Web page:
However, that is not the end of the matter as I must now consider whether NAMA was justified in deciding to refuse the applicant's amended request under section 15(1)(c). In its submission to this Office, NAMA stated that its records are held electronically in two central document repositories. The FOI Unit engaged with relevant staff to identify suitable keyword search terms and the document repositories and the mailboxes were searched using the names of the company that held the portfolio of properties as keywords. Searches were carried out for the period November 2013 to February 2016, and approximately 8,000 records were identified. NAMA stated that a record may contain multiple pages and attachments and in order to ascertain the total number of pages it would be necessary to retrieve and examine each record individually. NAMA noted that part of the request relates to its engagement with a debtor in relation to credit facilities and the assets securing them, and the nature of this engagement tended to give rise to a substantial volume of records. It also stated that it does not retain records in a filling system matching the categories of records specified by the requester and, therefore, it was not in a position to identify the number of records falling into each category of the request without retrieving and examining all the records.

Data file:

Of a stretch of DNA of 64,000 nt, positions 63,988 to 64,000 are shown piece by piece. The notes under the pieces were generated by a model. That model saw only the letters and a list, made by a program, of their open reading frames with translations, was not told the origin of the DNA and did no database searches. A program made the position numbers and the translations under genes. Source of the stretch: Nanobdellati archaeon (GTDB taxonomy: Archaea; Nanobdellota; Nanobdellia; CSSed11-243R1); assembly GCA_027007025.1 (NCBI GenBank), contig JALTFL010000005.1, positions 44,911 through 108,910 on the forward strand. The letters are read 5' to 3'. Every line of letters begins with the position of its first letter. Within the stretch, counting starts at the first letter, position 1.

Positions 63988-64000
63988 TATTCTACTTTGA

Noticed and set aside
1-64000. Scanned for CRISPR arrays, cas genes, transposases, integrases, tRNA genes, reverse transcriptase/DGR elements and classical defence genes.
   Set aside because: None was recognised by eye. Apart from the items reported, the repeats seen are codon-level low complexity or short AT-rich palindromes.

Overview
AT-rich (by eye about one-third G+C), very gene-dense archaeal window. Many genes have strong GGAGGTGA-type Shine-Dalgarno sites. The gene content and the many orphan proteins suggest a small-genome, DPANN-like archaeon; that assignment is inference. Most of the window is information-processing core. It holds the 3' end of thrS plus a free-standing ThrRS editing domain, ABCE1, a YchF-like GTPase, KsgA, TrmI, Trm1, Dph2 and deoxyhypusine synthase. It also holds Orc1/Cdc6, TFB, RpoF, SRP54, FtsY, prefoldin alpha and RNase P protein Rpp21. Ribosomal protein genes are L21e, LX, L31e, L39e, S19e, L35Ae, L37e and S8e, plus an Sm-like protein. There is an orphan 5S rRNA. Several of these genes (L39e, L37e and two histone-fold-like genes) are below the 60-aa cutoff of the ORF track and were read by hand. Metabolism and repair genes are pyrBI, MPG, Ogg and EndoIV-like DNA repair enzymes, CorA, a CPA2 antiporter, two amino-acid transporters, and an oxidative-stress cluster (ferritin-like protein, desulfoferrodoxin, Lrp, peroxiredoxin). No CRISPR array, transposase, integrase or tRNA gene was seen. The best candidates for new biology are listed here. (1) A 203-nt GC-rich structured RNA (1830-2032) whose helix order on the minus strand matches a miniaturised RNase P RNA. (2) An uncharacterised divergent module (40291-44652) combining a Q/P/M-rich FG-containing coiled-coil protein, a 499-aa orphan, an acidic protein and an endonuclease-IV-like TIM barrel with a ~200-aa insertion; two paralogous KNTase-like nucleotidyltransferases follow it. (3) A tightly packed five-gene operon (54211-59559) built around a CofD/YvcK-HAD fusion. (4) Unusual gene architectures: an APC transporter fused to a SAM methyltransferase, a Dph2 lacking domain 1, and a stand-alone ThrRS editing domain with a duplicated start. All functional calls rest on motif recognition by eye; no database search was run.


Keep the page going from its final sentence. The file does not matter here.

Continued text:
NAMA estimated that the retrieval and examination of the records identified would require the allocation of its FOI Unit, which is comprised of three staff, to this work for a period of one month to the exclusion of all other FOI work. NAMA is of the view that the retrieval and examination of these records would cause a substantial and unreasonable interference and disruption of the work of that Unit. Having regard to NAMA's explanation of the number of records concerned and the time and resources that would be required to retrieve and examine those records, I find that NAMA was justified in its decision to refuse the amended request under section 15(1)(c).
Having carried out a review under section 22(2) of the FOI Act, I hereby affirm the decision of NAMA in this case.
Section 24 of the FOI Act sets out detailed provisions for an appeal to the High Court by a party to a review, or any other person affected by the decision. In summary, such an appeal, normally on a point of law, must be initiated not later than four weeks after notice of the decision was given to the person bringing the appeal.